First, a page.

The child eventually born to Bill and his wife was a boy, whom they named Frank. Twenty-eight years later, in 1952, Bill received a cablegram from Frank. It was sent from Helsinki, Finland, where the 1952 Olympics were being held. The cablegram read: “Dad, I won. I’m bringing home the gold medal you lost while waiting for me to be born.”

Frank Havens had just won the gold medal for the United States in the canoe-racing event, a medal his father had dreamed of winning but never did.

Once a champion always a champion if not now then through the next generation.

This beautiful story by Steve Goodier in his E-newsletter entitled “The Life Support System” reminds us of what is most important in life.

I have a great relationship with my son.

Two years ago, the two of us co-wrote a book on “Paren-teen” and we had fun doing it. The book is entitled: “Why Don’t You Grow Up… Dad!”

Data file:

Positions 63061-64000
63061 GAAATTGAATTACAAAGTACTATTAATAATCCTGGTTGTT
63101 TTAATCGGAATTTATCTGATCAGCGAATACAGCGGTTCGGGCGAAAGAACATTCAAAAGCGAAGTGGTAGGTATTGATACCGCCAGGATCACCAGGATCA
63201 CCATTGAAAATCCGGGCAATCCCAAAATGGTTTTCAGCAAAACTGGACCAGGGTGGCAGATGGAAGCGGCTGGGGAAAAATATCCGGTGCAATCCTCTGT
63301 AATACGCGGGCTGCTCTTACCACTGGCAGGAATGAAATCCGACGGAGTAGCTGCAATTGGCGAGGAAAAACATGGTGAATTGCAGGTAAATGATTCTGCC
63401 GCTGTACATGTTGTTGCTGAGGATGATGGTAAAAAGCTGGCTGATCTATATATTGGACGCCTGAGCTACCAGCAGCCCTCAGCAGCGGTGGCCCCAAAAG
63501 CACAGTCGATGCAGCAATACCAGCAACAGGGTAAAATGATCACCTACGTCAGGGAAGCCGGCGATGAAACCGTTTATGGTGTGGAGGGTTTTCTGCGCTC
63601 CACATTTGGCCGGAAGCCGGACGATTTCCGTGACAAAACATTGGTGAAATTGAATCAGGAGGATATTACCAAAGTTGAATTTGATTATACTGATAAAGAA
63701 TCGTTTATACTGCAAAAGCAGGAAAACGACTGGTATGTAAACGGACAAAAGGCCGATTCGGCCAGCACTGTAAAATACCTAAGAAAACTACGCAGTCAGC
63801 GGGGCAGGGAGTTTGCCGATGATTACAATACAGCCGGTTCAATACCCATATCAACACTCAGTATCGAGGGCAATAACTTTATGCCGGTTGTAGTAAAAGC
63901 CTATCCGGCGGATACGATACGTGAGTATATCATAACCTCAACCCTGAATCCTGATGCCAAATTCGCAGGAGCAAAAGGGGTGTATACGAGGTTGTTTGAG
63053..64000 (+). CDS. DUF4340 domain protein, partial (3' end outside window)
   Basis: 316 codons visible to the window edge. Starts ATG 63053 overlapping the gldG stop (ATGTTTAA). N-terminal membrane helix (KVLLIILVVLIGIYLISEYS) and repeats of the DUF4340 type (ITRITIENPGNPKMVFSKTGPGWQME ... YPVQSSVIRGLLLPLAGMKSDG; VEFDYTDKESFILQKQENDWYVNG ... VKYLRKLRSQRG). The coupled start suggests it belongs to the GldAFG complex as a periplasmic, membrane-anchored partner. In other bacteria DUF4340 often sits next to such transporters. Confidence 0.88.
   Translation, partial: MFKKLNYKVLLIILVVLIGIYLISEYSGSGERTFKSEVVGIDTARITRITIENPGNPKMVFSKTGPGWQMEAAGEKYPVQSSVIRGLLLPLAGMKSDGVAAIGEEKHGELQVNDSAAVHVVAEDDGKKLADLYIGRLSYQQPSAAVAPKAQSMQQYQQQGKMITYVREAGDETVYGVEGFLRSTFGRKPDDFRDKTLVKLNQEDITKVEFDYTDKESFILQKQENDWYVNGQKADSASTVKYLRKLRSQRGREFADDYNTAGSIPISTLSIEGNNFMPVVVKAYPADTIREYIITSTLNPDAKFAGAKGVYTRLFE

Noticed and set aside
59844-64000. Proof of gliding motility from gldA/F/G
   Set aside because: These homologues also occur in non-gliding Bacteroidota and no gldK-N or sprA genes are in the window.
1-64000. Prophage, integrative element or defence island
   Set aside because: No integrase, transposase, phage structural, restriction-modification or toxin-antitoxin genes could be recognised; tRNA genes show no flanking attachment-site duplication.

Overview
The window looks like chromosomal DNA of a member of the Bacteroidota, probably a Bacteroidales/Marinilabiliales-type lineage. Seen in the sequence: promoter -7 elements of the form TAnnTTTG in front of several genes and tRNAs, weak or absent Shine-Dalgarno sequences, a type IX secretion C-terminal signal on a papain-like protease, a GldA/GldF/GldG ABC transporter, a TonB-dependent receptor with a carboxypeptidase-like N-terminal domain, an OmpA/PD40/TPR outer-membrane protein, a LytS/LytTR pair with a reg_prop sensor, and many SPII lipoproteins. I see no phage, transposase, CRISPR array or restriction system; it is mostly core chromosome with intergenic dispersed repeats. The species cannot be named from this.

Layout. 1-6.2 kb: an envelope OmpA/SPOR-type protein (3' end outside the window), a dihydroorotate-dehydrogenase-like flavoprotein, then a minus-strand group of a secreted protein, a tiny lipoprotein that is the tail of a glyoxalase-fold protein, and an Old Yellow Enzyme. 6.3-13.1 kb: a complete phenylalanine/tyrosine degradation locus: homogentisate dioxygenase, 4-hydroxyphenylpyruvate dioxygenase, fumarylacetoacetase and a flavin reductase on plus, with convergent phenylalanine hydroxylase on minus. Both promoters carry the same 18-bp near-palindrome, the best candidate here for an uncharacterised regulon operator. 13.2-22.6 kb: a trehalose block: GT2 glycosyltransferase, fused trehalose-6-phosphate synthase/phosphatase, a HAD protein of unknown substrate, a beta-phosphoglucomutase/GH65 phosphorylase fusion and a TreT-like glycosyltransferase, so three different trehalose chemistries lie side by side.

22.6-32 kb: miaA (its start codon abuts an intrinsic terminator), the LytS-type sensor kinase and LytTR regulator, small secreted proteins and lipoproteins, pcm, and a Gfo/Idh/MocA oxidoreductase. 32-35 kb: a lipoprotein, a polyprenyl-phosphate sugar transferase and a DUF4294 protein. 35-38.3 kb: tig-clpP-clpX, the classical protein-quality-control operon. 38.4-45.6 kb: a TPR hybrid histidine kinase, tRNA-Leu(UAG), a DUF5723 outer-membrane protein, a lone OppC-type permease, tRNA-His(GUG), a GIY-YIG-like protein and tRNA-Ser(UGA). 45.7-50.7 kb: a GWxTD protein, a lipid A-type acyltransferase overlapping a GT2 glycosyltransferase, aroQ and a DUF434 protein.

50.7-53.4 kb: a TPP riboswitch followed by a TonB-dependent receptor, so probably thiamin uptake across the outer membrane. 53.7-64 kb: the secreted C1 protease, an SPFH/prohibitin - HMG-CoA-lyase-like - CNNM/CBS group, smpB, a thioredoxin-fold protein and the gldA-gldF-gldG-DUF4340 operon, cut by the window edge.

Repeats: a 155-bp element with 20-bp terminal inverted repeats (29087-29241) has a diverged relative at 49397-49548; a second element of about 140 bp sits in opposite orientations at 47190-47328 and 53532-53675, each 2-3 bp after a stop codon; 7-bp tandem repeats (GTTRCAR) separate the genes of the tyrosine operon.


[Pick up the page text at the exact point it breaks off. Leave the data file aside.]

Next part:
I’m proud of him and I see the maturity he shows as the years go by.

He’s into a lot of things now. Totally business minded he enjoys working for a very successful company doing marketing stuffs and meanwhile pursues his passion for music as he plays the drums for a fast rising popular band. He’s into sports too. He does Brazilian Jujitsu, Capuera and boxing and the day he went into martial arts was the day I have decided to be kinder to him.

He tells me he wants to have his own family by the time he hits 30 so that’s a good many years away but that is the precise reason why I am so careful with the way I live. I have to be an example to him because I want him to have a successful family too.